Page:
By Daniel de Wolff
Originally published in ILP Institute Insider
TVision Insights is the data analytics company redefining audience measurement. They were recently named to the Advertising Research Foundation’s Innovation A-List, the ARF’s top award to innovative startups in advertising. But when they started in 2014, while co-founder and CEO Yan Liu was pursuing his MBA at MIT Sloan, it was just Liu and a few PowerPoints, as he tells it. In four short years they’ve grown into a sizable company of 45 full-time employees serving top brands and agencies in the TV and media industries, including ABC/Disney, NBC, and The Weather Channel. While Liu is proud of the rapid growth, he is well aware that innovation is a constant process. “Last year, we improved how we operate to leverage the latest deep learning computation technology,” he says. Integrating cutting-edge approaches to AI and machine learning into their core technology goes hand-in-hand with TVision’s mission: “The end goal is to offer the highest quality, unique data to every stakeholder to help them make better decisions so the entire ecosystem will be more effective. Using our platform is a win for content providers, brands, agencies and ultimately, the consumer.”
In 2017, television advertisement spending totaled $205B, with the U.S. market alone accounting for $72B or 38% of global TV ad expenditures. But in an increasingly fractured media landscape, where the advent of digital is just one aspect of the equation informing media consumption, deeper insight into ad placement is essential. Yet, despite the size of the market and the shifting nature of consumer habits, our tools for gauging these behaviors haven’t changed much in close to 40 years.
Liu is well aware of the disparity: “The only data widely available are traditional TV ratings,” he says, “which are used to determine the pricing for ad slots, which ads to run and when—basically, all the important decisions in a massive industry are largely being made using an outdated model.” Namely, the Nielsen ratings, which capture whether or not a television is on and what show or ad is on the channel but not actual user engagement. Nielsen’s traditional people-meter technology does a fantastic job of collecting what is on the TV screen, but it isn’t capable of understanding if people are actually paying attention and what in particular they are engaging with. TVision takes audience measurement several steps further, introducing state-of-the-art technology that collects exactly what is going on in front of the screen.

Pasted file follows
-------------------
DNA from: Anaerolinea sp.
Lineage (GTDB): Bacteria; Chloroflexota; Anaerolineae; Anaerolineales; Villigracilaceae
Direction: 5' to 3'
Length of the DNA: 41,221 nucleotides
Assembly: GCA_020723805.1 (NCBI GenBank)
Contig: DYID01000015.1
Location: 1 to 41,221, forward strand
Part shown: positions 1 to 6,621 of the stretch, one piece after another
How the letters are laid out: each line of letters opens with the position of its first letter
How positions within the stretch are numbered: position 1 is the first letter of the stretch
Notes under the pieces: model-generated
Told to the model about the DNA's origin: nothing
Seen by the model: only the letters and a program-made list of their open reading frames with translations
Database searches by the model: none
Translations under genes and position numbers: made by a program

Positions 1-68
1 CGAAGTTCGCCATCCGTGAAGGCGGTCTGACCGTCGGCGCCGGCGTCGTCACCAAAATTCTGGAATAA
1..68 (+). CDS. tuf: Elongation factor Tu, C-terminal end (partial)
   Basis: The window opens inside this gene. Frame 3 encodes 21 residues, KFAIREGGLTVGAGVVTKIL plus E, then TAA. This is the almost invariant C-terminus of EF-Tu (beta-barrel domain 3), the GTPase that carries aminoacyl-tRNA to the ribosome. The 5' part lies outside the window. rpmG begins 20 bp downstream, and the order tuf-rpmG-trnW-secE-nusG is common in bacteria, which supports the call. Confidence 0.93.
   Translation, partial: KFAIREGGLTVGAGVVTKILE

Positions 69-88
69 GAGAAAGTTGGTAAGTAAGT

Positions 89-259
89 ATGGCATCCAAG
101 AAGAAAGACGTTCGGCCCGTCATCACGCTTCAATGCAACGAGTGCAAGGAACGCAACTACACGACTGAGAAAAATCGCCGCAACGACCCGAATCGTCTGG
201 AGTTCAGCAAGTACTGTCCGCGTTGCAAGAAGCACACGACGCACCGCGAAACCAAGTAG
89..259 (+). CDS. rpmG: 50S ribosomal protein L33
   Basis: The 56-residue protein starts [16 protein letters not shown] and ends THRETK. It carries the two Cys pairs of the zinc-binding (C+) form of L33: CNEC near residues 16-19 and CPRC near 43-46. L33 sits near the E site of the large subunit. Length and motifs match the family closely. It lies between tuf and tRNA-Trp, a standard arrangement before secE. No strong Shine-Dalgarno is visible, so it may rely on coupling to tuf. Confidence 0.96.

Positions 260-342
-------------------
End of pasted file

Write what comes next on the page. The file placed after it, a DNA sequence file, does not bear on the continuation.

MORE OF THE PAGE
Their computation software can be easily integrated into the graphic processing unit of any web camera. Once installed, their AI technique tracks how many people are watching, their attention level, even their emotions, all in real time. This is what Liu refers to as the special ingredient of TVision Insight’s technology: eyes-on-screen, passive data collection that accurately identifies viewing patterns in a way the world has never seen before. But what about privacy concerns? “Being transparent and maintaining audience privacy is an essential part of how we operate,” says Liu. Every TVision user voluntarily opts in and is compensated on a monthly basis. “We tell all panelists how the data will be used, do not store any images or videos, and all of the information gathered is processed on the local device in the living room.” In other words, the process is anonymous and personally identifiable information never leaves the home device.
While Tvision is a relatively small-scale startup at this stage, their continued success and overwhelmingly positive feedback from consumers means that Liu and his team are looking to build on the breadth of their current partnerships. He identifies three industry categories for collaboration. Brands and agencies interested in purchasing data fall into the first group. But in addition to being a media measurement company, TVision is also a deep learning AI company, which means they are interested in collaborations with hardware companies or anyone with a significant interest in AI and its unique applications.
Finally, Liu mentions his interest in connecting with international media research firms who want to bring TVision technology abroad. “Today there are 76 countries around the world, all using the same technology to measure TV ratings. We want to build on our success and expand beyond the U.S. market into Europe, Asia and the rest of the world.” As consumer behavior continues to change, Liu and TVision are confident we’ve reached a point where the industry must embrace a new set of standards for understanding audience engagement. “We want to innovate the entire field,” says Liu. “As a relatively small MIT startup we might not be able to change everything, but we’re confident we can play a critical role by offering unique high-quality data to help inform better decision making, thereby making the entire ecosystem more effective.”